Positioning and messaging will help you find product-market fit. While not easy to define, if you have product-market fit you’ve identified a gap in the market and developed a product that effectively plugs that gap.
Marketing and content
You’ve developed a positioning and messaging strategy, but how do you share it with your customers? The answer is content. Content is so important for raising awareness around your launch, bringing leads in and getting customers excited to buy your product.
Social media, blog posts, video content, anything you can think of; the more creative the better! But make sure that the content you’ve got going out is consistent with the strategy you’ve worked so hard on.
It’s also important to make sure that content is measurable. You want to know if your content is engaging people and resonating, or if it's not really got any traction. If your content isn’t working it could indicate a fault in your product or your strategy, and you can then track back and use A/B testing to find the issue.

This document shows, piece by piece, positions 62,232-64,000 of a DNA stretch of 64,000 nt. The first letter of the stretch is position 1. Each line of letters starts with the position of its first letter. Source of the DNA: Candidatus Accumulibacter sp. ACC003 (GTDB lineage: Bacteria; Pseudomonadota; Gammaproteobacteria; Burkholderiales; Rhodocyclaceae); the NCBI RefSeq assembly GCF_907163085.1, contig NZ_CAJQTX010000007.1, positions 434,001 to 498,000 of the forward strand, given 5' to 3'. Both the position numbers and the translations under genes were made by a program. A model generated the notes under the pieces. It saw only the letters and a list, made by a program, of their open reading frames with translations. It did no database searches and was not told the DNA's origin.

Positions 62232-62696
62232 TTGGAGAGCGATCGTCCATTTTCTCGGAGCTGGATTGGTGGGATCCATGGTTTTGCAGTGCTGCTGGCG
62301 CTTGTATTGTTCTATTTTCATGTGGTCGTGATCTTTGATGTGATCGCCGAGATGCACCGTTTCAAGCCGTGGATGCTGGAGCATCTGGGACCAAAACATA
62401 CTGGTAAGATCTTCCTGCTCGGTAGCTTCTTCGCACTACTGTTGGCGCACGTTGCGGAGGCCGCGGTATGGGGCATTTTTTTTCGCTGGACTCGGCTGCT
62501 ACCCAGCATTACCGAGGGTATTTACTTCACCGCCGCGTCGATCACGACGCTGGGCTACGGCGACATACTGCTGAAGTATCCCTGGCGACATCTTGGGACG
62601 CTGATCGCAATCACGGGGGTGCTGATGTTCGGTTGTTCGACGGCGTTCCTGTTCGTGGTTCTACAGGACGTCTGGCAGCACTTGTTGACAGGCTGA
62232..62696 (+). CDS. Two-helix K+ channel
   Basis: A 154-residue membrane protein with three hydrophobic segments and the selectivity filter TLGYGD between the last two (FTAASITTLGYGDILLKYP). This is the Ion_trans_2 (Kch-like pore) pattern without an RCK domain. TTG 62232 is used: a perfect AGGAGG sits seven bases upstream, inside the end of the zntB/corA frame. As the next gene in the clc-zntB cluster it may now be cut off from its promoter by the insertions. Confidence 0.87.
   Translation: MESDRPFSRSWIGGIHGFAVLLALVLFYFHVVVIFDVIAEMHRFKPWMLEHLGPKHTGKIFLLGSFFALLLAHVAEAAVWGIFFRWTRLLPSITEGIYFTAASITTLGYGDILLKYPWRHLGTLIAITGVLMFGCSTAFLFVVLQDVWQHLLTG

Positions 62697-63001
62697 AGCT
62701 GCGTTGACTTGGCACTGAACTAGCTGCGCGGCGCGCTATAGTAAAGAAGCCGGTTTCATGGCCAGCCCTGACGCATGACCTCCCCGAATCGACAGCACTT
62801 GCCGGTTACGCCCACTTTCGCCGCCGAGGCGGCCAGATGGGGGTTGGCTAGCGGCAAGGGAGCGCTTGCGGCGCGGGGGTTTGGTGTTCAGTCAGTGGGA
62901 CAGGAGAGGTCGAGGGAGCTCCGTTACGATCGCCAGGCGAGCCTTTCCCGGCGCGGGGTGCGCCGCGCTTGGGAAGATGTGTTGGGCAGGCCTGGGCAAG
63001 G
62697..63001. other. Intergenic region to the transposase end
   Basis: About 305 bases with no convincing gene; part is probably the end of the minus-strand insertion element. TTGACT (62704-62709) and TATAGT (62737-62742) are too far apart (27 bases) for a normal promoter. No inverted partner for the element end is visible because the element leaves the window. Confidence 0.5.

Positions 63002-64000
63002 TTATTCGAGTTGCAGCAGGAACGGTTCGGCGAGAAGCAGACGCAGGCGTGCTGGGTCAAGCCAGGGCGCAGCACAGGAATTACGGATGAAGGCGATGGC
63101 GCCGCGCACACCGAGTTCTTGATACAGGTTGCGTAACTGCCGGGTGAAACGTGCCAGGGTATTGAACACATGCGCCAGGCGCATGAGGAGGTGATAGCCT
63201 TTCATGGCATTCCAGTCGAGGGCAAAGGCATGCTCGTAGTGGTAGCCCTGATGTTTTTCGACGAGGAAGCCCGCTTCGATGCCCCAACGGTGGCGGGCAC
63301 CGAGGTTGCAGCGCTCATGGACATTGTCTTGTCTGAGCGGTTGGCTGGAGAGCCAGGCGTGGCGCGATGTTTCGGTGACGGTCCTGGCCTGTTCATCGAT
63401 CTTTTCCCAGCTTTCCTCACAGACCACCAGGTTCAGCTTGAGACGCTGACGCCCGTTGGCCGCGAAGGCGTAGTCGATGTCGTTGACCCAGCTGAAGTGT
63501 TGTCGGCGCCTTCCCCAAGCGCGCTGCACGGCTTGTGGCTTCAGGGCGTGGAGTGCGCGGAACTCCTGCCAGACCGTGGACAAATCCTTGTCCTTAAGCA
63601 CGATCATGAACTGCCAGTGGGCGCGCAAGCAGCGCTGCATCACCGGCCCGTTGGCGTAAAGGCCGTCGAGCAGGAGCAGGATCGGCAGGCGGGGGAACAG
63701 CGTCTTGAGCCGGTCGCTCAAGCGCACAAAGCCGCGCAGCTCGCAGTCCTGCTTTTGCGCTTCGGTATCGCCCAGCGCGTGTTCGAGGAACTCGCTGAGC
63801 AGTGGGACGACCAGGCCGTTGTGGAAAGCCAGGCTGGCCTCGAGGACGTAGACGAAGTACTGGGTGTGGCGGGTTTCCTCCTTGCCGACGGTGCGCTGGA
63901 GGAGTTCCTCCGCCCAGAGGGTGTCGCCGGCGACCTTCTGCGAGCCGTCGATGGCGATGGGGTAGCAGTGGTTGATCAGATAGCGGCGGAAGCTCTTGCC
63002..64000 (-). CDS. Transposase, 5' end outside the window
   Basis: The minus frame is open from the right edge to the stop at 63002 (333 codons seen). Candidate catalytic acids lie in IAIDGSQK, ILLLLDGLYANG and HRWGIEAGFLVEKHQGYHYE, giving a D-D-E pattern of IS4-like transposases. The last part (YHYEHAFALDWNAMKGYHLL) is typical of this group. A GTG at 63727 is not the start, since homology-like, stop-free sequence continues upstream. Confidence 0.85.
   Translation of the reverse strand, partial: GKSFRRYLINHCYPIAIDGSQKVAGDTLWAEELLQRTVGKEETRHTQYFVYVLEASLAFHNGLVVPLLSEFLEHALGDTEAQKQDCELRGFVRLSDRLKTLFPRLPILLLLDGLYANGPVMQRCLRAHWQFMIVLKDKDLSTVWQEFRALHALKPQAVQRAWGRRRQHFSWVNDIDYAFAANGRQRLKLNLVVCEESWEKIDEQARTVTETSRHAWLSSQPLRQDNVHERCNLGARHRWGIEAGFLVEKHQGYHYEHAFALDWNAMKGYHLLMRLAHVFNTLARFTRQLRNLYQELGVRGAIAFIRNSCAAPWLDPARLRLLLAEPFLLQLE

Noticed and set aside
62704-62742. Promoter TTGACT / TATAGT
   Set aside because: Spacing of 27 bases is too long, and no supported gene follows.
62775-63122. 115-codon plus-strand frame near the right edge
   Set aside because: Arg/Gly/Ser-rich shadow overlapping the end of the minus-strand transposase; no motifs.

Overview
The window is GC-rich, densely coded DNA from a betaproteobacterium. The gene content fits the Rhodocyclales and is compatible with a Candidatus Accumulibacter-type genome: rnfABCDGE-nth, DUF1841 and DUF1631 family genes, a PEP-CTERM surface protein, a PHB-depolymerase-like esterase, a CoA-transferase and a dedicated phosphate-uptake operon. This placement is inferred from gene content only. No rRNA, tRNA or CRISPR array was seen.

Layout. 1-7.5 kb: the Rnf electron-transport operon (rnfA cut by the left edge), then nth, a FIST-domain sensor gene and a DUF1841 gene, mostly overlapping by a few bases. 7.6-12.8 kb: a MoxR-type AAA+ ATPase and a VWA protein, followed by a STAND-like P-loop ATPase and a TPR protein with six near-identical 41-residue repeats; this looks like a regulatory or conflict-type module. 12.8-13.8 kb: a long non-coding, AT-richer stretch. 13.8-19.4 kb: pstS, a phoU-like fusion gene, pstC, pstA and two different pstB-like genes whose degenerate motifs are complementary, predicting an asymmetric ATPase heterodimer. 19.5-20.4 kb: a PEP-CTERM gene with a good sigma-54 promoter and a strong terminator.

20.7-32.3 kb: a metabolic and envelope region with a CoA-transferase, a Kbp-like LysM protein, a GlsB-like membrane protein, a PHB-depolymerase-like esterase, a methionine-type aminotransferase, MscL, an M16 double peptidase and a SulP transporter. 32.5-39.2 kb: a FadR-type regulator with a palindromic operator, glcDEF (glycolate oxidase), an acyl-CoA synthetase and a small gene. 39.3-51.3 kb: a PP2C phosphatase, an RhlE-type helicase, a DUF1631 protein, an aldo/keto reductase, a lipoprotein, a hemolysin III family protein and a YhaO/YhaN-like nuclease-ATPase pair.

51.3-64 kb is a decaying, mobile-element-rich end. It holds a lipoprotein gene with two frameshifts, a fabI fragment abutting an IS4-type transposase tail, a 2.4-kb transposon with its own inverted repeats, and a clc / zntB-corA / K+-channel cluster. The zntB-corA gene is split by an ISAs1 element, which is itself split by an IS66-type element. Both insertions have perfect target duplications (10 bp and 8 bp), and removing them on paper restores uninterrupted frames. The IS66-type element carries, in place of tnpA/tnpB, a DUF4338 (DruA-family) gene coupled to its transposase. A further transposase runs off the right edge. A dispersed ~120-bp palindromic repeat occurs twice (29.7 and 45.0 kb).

As we’ve said from the start, alignment is the foundation of your product launch. Your sales team can’t effectively sell your product if they aren’t up to date on what it does, the problem it solves and how it's positioned.
This is where sales enablement comes in. Sales enablement teams train your sales reps in your products, get them ready to sell and provide them with the assets they need to convert leads into sales.
Sales enablement need to be set up with a robust tech stack to carry out the many functions of their job; you can find our top recommendations for SE tools here:
Depending on the size of the launch, you might not have the budget for a big event. Nonetheless, it’s worth marking the moment your product goes live.
Aside from your product becoming available, a launch usually means landing pages going live, copy being updated and email announcements going out to your subscribers.